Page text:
This provision allows certain driveway alterations to be claimed as a medical expense. A deduction is allowed for reasonable expenses relating to alterations to the driveway of the principal place of residence of the patient who has a severe and prolonged mobility impairment, to facilitate the patient’s access to a bus.

Construction Of A New Dwelling

The same general rules that apply to alterations to dwellings discussed earlier also apply to the construction of a new dwelling. The new dwelling rules only apply to the incremental construction costs related to disability. Further, this credit only applies to the patient’s principal place of residence and therefore would not apply to a vacation property or other seasonal residence. It would also not seem to apply where the outlay is made to a new home in contemplation of needed alterations in the future.

For both an existing or new premise improvement, the outlay cannot add value to the property so such things as swimming pools and hot tubs would not be allowed the tax credit. This seems to be an unwarranted restriction if all other conditions are met.

CRA gives examples of costs that will be allowed as follows.

  • Outdoor and indoor ramps
  • Enlargement of halls and doorways
  • Lowering of cabinets
  • Payments to an architect

There is no need to qualify for the disability tax credit in order to claim the alterations or new dwelling tax credits.

Home Accessibility Tax Credit

The Home Accessibility Tax Credit first became available in 2016. This tax credit is in addition to the medical expense tax credit if it is also available and therefore the combination of the two credits could effectively double the total credit from about 20% to 40% (or more depending on the province) of qualifying expenses. The Home Accessibility tax credit is only available to individuals who are under 65 and qualify for the Disability Tax Credit, but DTC eligibility is not required at age 65 and older. The tax credit can be claimed by a qualifying individual who incurred the cost or by an eligible individual. An eligible individual includes certain family members.

  • Spouse or common-law partner of a qualifying individual
  • Other family members if the qualifying individual is age 65 or older
  • Others who could claim the disability tax credit under certain conditions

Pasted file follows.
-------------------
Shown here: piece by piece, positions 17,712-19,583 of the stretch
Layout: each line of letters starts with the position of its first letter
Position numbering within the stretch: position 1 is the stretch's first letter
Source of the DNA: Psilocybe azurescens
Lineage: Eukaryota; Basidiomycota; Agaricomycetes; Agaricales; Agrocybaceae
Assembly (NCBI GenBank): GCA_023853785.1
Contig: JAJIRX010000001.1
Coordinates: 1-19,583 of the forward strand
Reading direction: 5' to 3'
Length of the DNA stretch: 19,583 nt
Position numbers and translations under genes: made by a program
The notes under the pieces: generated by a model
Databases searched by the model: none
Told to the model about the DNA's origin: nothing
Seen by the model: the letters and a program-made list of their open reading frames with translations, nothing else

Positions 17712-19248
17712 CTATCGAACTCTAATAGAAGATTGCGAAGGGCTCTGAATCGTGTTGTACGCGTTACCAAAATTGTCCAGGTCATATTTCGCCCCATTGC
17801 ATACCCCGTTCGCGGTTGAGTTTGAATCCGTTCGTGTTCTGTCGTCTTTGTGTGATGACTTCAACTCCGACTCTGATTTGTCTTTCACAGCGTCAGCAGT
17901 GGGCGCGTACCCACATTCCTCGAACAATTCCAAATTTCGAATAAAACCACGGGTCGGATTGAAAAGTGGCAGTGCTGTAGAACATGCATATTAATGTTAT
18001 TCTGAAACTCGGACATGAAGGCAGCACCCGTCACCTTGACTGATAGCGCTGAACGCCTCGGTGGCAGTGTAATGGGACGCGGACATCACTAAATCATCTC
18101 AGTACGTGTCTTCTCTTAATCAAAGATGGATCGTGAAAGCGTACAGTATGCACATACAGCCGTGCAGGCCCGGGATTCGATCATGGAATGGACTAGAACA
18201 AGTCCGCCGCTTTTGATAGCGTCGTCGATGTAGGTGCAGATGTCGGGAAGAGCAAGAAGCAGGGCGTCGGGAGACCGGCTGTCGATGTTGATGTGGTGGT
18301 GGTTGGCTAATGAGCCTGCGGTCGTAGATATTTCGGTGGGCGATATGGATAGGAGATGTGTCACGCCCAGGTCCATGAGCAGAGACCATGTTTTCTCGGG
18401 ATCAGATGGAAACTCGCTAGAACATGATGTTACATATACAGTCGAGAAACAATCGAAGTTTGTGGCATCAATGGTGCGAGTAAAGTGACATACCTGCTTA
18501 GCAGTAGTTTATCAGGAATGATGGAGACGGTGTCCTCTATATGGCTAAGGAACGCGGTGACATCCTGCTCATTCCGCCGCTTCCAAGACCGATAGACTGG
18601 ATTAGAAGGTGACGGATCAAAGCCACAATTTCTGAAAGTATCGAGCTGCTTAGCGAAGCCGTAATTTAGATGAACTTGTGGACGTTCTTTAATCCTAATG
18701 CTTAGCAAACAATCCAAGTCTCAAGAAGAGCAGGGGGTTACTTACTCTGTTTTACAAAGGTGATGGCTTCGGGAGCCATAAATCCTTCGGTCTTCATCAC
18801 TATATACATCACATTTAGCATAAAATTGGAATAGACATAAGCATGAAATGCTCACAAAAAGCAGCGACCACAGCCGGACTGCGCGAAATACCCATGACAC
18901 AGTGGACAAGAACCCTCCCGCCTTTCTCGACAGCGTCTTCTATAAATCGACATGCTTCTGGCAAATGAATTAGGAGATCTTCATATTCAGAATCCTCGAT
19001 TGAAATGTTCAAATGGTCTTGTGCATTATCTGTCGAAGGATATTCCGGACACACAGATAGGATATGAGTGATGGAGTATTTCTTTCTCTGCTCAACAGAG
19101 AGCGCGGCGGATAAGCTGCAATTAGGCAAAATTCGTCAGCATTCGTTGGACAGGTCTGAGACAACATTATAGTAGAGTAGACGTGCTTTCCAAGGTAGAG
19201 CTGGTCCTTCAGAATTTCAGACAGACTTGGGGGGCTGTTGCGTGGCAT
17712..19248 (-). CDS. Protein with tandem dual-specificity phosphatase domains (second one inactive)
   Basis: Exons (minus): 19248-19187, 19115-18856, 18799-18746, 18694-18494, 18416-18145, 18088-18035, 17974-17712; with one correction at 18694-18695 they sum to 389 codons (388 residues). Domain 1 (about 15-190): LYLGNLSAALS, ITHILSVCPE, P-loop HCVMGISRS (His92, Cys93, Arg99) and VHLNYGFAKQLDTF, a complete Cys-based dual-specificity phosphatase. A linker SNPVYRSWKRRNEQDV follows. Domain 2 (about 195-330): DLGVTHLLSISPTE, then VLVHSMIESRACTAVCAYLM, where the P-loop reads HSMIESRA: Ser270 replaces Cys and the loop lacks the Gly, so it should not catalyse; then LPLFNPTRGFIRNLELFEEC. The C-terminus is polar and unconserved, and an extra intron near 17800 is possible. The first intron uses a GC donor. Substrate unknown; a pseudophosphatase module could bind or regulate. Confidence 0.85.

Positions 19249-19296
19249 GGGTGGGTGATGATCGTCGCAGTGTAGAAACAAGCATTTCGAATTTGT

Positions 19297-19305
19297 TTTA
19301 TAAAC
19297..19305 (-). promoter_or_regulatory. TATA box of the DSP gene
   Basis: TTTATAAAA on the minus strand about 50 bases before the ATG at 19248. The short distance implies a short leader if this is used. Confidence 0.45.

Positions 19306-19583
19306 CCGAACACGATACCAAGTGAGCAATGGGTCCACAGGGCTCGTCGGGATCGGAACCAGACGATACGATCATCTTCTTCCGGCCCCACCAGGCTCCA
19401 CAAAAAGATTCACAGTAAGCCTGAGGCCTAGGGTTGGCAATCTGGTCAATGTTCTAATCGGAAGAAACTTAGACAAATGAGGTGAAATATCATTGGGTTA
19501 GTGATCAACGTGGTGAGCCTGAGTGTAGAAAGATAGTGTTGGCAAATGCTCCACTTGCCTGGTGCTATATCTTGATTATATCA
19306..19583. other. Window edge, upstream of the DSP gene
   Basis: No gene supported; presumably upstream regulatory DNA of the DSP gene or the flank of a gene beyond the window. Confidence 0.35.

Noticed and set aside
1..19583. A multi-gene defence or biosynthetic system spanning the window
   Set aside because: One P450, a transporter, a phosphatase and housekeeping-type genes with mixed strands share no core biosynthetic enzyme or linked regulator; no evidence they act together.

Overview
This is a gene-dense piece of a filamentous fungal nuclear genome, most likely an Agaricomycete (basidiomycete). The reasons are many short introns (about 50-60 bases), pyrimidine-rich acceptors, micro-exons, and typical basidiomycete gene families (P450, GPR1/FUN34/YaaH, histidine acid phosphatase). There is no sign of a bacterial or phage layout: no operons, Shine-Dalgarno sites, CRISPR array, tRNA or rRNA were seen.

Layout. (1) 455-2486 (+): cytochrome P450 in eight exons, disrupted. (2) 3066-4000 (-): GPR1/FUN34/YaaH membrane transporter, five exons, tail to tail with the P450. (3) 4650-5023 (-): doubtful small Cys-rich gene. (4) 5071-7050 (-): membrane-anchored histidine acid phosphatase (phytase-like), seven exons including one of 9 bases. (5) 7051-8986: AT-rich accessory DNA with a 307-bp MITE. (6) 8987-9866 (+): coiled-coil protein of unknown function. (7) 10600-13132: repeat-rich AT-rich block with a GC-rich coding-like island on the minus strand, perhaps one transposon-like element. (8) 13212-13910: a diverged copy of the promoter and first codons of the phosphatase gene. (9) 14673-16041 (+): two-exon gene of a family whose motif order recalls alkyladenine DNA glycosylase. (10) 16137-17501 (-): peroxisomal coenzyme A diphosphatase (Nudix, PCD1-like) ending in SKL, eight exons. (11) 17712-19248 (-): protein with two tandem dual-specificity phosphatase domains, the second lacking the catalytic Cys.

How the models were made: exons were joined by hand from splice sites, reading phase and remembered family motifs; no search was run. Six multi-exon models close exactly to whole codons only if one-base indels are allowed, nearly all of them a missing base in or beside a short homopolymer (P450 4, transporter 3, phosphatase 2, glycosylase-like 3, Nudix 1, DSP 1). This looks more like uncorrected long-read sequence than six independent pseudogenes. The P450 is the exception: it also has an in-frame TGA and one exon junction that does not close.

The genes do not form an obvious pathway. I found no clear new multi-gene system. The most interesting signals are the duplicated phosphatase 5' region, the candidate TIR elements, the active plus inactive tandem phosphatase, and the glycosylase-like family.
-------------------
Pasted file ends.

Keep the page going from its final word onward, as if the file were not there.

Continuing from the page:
Taxpayers should consult the T1 Tax Guide at line 398 for a detailed explanation of the definition of eligible individuals because it is far too complex to explain in this article.

If you live in a condominium or co-operative housing, you can claim your share of expenses for common area costs. Detailed supporting documentation may be requested by Canada Revenue Agency so be prepared for that. The total Home Accessibility amount is limited to $10,000 a year. This seems to be an unusually restrictive limitation for home renovations that often can cost thousands of dollars.

Medical Expenses

As indicated earlier, alterations to dwellings, driveway modifications, home construction costs and construction of a new dwelling are all deemed to be medical expenses under the Income Tax Act. Since medical expenses do not qualify for a tax credit until paid, taxpayers may want to stage their medical tax credits by payment over a few years if they can work out a financing arrangement with contractors and suppliers.

Constraints of Home Modification Tax Benefits

As was said at the beginning of this article, most seniors want to stay in their homes, so tax credits are important to them to offset their reduced disposable income. Non-refundable tax credit provisions seem to fall short for the following reasons.

  • Non-refundable tax credits are of little benefit to many seniors with modest incomes. It would be better public policy if these credits were refundable instead of non-refundable - perhaps with a cap on income that qualifies for the credit. In that way, they would take into consideration an individual’s ability to pay for much needed added cost of living at home for a senior.
  • Unused medical expenses, unlike donations for example, cannot be carried forward over to other years. This seems particularly unfair for home modifications which are often incurred in large amounts in a single year. Donations which are discretionary expenses get much better tax treatment than medical expenses which are non-discretionary.
  • Wouldn’t it be a good idea to allow individuals to use some of their RRSP/RRIF funds to make home renovations?
  • Donations get a non-refundable tax credit of about 45% whereas medical expenses only get a tax credit of about 20%. It would seem that the situation should be exactly the opposite because medical expenses are necessities of life, whereas donations are discretionary and still get a higher credit amount.
  • In general, home modification tax incentives are not very generous for those with modest incomes who have paid taxes all of their lives and in their senior years have little income to spare beyond their day to day needs.

Summing Up

The home modification tax benefits are both modest and complex. These very limited tax benefits do not encourage seniors to plan ahead so they can stay in their own dwelling. It behooves the government to be less restrictive in allowing these tax benefits even at the risk of some loss of tax revenue. And reducing complexity would also be helpful.



I was assisted in writing this article by Sue Lantz, Managing Director of Collaborative Aging.


Ed Arbuckle, J.E. Arbuckle Financial Services Inc.